Travelzoo (TZOO) CEO Holger Bartel on Q4 2021 Results - Earnings Call Transcript
Travelzoo (NASDAQ:TZOO) Q4 2021 Results Conference Call March 3, 2022 11:00 AM ET
Holger Bartel - CEO
Lisa Su - CAO
Conference Call Participants
Michael Kupinski - NOBLE Capital Markets
Steve Silver - Argus Research
Pat Sholl - Barrington Research
Ed Woo - Ascendiant Capital
Hello, everyone. Welcome to the Travelzoo Fourth Quarter 2021 Financial Results Conference Call. All participants have been placed in a listen-only mode and the floor will be open for questions following the presentation. Today's call is being recorded.
The company would like to remind you that all statements made during this conference call and -- presented in the slides that are not statements of historical facts, constitute forward -- pardon me. The company would like me to remind you that all statements made during this conference call and presented in the slides that are not statements of historical facts constitute forward-looking statements and are made pursuant to the Safe Harbor provision of the Private Securities Litigation Reform Act of 1995.
Actual results could vary materially from those contained in the forward-looking statements. Factors that could cause actual results to differ materially from those in the forward-looking statements are described in the company's Forms 10-K and 10-Q and other periodic filings with the SEC. Unless required by law, the company undertakes no obligation to update publicly any forward-looking statements, whether as a result of new information, future events or otherwise.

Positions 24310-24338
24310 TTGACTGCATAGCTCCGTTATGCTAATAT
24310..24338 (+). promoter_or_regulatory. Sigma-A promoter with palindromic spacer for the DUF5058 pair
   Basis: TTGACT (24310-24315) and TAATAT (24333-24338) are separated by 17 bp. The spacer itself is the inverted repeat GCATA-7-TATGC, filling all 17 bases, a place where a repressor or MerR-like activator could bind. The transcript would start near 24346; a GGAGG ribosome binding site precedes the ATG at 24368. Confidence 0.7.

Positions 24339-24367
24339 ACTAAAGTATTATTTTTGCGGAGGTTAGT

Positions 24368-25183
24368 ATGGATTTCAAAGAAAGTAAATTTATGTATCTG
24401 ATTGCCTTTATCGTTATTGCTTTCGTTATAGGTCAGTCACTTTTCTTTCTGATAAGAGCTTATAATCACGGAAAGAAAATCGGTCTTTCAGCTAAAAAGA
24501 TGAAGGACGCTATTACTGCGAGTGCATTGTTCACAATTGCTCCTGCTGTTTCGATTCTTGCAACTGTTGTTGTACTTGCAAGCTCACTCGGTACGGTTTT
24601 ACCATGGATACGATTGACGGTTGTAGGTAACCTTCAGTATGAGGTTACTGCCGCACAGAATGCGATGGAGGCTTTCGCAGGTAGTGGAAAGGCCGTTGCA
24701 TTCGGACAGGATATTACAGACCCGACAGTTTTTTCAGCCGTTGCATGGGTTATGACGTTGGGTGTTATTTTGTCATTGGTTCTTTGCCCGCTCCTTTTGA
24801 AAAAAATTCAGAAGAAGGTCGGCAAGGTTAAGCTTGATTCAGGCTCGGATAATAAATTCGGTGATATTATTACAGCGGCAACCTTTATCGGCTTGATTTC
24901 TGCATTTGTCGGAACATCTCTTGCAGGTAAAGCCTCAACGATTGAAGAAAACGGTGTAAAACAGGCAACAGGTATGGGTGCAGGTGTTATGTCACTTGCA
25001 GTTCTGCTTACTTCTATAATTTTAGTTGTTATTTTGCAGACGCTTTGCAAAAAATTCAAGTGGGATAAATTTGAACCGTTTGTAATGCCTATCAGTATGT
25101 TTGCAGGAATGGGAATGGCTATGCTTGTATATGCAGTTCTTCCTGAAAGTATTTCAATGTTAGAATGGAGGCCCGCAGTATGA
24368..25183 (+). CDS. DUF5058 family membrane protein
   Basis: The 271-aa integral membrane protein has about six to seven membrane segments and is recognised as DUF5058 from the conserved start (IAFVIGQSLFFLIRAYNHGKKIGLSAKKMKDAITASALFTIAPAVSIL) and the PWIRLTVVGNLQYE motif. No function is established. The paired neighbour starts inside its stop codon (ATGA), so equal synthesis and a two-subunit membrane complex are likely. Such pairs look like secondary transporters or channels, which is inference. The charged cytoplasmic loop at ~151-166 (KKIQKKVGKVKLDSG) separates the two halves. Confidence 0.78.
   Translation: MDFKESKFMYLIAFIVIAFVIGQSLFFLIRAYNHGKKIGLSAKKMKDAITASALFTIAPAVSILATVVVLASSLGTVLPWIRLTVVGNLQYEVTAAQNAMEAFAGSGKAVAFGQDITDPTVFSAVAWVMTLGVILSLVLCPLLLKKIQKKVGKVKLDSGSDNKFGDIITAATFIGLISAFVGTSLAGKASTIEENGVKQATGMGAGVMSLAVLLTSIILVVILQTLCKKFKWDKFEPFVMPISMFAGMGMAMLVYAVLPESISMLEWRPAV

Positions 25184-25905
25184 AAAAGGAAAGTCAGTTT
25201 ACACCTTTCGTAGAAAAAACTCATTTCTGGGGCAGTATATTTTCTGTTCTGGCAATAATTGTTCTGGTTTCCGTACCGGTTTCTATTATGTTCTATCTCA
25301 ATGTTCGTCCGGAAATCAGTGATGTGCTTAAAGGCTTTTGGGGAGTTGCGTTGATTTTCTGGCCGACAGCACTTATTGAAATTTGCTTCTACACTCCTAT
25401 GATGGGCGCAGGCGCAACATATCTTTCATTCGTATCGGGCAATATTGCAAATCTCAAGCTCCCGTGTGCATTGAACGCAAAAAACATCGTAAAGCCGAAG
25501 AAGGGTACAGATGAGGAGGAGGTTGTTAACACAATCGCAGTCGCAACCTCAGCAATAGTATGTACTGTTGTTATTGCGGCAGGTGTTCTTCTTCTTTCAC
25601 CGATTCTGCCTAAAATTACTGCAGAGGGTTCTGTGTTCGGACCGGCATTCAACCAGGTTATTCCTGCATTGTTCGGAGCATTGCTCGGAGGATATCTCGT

Please refer to the company's website for important information, including the company's earnings press release issued earlier this morning. An archived recording of this conference call will be made available on the Travelzoo Investor Relations website at travelzoo.com/ir.
Now it's my pleasure to turn the floor over to Travelzoo's Global CEO, Holger Bartel; and its
Chief Accounting Officer, Lisa Su. Lisa will start with an overview of the fourth quarter 2021 financial results.
Thank you, operator, and welcome to those of you joining us today. Please open the management presentation to follow along with our prepared remarks. The presentation in PDF format is available on our Investor Relations website at travelzoo.com/ir.
Let's begin with Slide number 3. Here you can see that our Q4 revenue was $14.1 million, up 13% from $12.5 million year-over-year. Our operating loss in Q4 was 3.4 million due to the surge of the Omicron variant and related increase safety measures and travel restrictions during Q4 2021 which resulted in a loss per share of $0.25. We believe that this was a short-term effect as many countries have recently started lifting the COVID-19 related restrictions. We saw a slight increase in numbers year-over-year from $30.2 million to $30.3 million.